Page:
Be still, my soul, be still; the arms you bear are brittle, Earth and high heaven are fixt of old and founded strong. Think rather, -- call to thought, if now you grieve a little, The days when we had rest, O soul, for they were long. Men loved unkindness then, but lightless in the quarry I slept and saw not; tears fell down, I did not mourn; Sweat ran and blood sprang out and I was never sorry: Then it was well with me, in days ere I was born. Now, and I muse for why and never find the reason, I pace the earth, and drink the air, and feel the sun. Be still, be still, my soul; it is but for a season: Let us endure an hour and see injustice done. Ay, look: high heaven and earth ail from the prime foundation; All thoughts to rive the heart are here, and all are vain: Horror and scorn and hate and fear and indignation -- Oh why did I awake? when shall I sleep again?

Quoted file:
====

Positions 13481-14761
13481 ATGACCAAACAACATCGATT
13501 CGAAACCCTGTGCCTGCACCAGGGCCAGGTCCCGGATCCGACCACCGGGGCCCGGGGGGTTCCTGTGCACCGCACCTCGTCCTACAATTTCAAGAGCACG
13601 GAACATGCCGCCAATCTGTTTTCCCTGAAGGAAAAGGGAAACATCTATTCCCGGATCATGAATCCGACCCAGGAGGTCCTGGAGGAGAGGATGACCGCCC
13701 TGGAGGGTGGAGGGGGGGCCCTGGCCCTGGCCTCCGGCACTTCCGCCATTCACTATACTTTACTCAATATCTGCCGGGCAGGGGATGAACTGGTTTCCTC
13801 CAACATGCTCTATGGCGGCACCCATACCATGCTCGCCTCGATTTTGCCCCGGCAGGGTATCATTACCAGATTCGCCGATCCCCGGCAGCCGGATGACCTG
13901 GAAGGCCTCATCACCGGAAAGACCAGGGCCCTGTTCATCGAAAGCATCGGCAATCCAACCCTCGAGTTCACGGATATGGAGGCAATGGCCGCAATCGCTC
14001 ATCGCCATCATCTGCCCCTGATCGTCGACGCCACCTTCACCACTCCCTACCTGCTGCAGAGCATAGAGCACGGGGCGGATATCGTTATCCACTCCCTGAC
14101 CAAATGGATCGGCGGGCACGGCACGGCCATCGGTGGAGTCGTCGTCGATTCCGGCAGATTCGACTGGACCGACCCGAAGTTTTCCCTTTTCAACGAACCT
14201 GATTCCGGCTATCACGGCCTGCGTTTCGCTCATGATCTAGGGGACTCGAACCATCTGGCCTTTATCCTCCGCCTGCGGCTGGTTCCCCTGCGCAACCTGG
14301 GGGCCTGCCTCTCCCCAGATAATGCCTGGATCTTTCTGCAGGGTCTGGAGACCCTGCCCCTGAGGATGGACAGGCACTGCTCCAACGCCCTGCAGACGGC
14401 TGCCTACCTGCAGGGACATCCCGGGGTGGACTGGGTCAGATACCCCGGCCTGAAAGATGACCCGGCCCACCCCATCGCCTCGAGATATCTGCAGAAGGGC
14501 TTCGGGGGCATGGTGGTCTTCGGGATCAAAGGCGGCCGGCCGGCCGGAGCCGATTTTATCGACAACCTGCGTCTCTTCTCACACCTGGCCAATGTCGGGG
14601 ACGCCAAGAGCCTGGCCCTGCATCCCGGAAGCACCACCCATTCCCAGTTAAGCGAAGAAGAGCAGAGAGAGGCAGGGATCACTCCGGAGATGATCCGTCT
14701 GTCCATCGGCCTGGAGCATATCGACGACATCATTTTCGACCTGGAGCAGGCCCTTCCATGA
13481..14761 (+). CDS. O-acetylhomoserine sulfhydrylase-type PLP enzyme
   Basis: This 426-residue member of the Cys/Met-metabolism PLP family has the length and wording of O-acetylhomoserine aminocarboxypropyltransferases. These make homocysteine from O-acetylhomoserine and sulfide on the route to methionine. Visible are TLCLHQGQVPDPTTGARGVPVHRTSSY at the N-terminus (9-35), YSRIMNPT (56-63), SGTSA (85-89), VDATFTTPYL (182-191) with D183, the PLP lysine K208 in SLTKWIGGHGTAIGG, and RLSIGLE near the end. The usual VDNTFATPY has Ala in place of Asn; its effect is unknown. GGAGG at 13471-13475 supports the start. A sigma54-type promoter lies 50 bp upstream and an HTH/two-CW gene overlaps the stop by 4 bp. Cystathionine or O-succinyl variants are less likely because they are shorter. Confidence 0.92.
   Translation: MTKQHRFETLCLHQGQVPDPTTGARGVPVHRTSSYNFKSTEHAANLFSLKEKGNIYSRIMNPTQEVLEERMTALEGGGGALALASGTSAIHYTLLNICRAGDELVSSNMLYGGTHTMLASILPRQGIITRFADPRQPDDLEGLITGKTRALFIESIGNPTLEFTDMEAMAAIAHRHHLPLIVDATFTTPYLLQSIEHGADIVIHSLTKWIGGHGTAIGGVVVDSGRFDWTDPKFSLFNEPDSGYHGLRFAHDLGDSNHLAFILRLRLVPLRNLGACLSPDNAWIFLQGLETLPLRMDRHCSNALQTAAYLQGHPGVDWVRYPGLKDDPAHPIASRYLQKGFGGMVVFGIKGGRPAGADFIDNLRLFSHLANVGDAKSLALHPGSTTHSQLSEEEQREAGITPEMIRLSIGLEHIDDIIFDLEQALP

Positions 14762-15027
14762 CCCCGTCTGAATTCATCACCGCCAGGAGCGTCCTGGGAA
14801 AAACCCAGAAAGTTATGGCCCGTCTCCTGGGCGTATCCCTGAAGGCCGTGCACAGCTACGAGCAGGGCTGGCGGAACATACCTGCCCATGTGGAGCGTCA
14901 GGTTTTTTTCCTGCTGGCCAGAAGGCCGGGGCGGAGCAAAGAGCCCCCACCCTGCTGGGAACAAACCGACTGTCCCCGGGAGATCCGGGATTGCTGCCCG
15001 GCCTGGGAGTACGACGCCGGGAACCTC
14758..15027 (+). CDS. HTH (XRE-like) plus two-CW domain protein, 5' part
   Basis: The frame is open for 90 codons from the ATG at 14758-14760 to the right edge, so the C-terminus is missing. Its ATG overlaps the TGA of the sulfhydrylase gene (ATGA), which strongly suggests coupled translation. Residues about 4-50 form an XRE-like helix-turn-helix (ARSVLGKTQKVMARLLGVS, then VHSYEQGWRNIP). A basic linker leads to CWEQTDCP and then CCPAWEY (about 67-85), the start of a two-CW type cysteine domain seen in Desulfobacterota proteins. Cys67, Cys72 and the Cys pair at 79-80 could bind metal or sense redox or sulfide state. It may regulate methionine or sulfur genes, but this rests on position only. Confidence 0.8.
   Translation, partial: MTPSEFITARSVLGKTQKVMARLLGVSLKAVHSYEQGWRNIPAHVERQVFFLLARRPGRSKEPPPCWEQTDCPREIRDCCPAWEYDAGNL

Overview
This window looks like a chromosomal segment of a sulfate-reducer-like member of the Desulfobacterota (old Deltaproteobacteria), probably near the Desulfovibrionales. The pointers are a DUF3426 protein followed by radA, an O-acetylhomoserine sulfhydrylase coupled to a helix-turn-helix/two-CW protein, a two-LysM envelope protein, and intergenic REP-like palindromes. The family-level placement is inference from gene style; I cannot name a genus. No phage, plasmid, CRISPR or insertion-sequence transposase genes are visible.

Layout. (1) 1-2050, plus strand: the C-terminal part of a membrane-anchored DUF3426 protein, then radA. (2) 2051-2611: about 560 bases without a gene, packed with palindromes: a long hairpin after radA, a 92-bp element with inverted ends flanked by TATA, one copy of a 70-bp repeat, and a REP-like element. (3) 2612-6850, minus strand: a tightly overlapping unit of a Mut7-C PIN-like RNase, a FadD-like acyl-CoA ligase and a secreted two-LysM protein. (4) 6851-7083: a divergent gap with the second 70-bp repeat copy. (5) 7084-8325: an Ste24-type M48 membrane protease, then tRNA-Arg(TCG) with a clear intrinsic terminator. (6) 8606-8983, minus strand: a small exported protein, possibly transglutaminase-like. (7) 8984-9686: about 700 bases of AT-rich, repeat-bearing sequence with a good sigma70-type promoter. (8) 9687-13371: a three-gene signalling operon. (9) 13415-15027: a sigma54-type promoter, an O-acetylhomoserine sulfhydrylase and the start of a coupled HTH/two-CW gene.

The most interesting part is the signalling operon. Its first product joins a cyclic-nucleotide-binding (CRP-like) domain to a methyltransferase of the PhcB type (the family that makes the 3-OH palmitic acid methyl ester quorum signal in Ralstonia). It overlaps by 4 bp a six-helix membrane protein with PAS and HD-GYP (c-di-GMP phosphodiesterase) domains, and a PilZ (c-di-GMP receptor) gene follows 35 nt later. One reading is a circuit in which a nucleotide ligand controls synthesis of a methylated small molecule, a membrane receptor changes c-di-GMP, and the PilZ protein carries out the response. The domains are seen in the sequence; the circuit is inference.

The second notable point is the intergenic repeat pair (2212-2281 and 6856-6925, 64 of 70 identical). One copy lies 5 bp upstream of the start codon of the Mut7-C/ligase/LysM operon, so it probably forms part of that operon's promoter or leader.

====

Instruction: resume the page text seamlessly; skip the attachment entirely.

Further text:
- by Alfred Edward Housman (1859 - 1936), appears in A Shropshire Lad, no. 48, first published 1896 [author's text checked 2 times against a primary source]
Musical settings (art songs, Lieder, mélodies, (etc.), choral pieces, and other vocal works set to this text), listed by composer (not necessarily exhaustive)
- by Alan Leichtling , "Be still, my soul", published 1971 [baritone and orchestra], from Eleven Songs from "A Shropshire Lad" [text not verified]
Researcher for this text: Emily Ezust [Administrator]
This text was added to the website: 2008-06-09
Line count: 16
Word count: 176